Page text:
Virtual Dementia Tour gives first-hand experience of disease
The Daily Record
By Emily Morgan
WOOSTER — Dementia is a decline in mental ability severe enough to interfere with daily life, but understanding the disease can be difficult without experiencing the challenges that come with it.
Wayne County Care Center recently gave their staff and residents’ family members a small glimpse of the struggle their dementia patients experience every day with the Virtual Dementia Tour, developed by Second Wind Dreams and administered by Crossroads Hospice & Palliative Care.
The VDT uses patented sensory tools and instruction based on research conducted by P.K. Beville, M.S., a specialist in geriatrics and the founder of Second Wind Dreams, to build a greater understanding of dementia, according to the organization.
Crossroads staff members outfitted participants with Second Wind Dreams’ patented devices that altered their senses — glasses impairing eyesight, gloves limiting dexterity, and headphones playing white noise — while they tried to complete common everyday tasks and exercises like putting on a belt, setting the table or pouring a glass of water.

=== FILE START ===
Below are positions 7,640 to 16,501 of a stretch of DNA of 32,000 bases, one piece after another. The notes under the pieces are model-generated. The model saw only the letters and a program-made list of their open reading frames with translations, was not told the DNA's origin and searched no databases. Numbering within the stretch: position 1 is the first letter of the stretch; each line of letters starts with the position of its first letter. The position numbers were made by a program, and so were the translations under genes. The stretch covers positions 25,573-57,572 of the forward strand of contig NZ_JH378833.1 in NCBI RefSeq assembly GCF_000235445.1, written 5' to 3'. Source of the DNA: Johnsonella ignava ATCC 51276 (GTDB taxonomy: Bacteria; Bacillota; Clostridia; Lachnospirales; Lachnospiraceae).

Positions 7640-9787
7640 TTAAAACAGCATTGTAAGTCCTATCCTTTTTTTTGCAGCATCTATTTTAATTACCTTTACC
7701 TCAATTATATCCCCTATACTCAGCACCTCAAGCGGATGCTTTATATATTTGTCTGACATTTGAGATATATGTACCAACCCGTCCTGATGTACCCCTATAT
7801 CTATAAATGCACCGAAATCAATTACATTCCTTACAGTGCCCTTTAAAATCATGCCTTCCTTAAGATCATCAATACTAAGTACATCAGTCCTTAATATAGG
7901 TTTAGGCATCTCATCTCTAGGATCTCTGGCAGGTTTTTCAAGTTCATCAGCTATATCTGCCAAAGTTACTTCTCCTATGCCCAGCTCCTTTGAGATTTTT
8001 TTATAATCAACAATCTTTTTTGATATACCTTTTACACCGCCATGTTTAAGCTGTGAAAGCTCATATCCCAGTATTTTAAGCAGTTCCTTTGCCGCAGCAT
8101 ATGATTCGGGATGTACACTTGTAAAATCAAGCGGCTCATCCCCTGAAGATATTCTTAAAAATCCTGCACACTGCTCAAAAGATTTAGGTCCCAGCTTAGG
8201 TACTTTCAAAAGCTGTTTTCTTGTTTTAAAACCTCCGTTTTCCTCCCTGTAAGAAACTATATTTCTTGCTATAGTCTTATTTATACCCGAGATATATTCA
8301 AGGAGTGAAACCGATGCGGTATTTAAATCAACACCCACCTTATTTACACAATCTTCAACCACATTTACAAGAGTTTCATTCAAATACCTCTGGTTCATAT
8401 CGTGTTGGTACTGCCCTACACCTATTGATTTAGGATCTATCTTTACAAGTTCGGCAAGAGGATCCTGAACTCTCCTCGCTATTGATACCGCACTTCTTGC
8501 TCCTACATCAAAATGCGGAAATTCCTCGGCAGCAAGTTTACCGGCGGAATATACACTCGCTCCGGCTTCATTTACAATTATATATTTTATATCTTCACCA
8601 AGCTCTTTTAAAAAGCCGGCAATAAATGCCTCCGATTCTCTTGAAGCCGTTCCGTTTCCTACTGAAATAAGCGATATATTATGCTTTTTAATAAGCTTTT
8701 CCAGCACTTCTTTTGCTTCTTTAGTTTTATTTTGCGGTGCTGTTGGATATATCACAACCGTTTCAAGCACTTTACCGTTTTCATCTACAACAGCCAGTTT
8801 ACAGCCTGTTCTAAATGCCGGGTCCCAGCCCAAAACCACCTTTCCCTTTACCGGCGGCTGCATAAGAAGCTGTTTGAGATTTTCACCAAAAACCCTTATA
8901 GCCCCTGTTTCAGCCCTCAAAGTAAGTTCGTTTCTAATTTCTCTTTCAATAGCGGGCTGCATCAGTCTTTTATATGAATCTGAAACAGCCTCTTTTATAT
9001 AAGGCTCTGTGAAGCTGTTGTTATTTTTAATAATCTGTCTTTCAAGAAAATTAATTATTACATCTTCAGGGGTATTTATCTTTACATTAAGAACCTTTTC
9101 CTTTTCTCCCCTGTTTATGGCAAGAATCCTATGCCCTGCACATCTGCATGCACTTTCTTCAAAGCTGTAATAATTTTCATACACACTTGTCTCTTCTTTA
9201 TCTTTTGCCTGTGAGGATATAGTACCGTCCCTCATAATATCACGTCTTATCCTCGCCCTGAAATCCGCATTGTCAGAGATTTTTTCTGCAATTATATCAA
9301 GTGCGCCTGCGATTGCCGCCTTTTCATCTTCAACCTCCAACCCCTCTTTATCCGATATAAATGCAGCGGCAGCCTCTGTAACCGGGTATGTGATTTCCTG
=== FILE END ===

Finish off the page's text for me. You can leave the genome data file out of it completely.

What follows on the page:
“I like the interactiveness of this tour,” said Kelli Beckler, director of social services at the Wayne County Care Center. “I like to have people think about how tiring it would be to live like that and how as the day goes on, how tiring it can be.”
After the tour, participants received a checklist of the observations made by a facilitator of how they acted while attempting to complete the tasks then explaining why a dementia patient might act in that manner.
They also received a list of suggestions for caring for dementia patients including give ample time for tasks; cut down on noise and distraction; allow them to do the same thing over and over, because it makes them feel safe; stay positive about all the good things they can do and all the good times you will have through this journey together; and take care of yourself.
“A lot of times, those who have taken the tour in the past, we’ll run into them and they’ll say, ‘This has helped us explain the process to family members for people who have Alzheimer’s disease,”’ said Steve Rondinella, VDTF, provider relations at Crossroads Hospice.
The tour benefitted many families whose loved ones are living with dementia at the care center.
“It made us more aware of what [our mother] is going through,” said Mike Boreman, whose brother Bob realized through the tour that he needed to not ask his mother so many questions at one time.
Mike’s wife Sue wished she had gone through a similar simulation when her mother was alive and dealing with some of the same symptoms.
“It makes you very confused,” Sue said of the tour. “It was very challenging. You had to just do one task at a time.”
Crossroad Hospice & Palliative Care is available to administer the Virtual Dementia Tour for any community groups. Rondinella is available at firstname.lastname@example.org or 330-899-9100.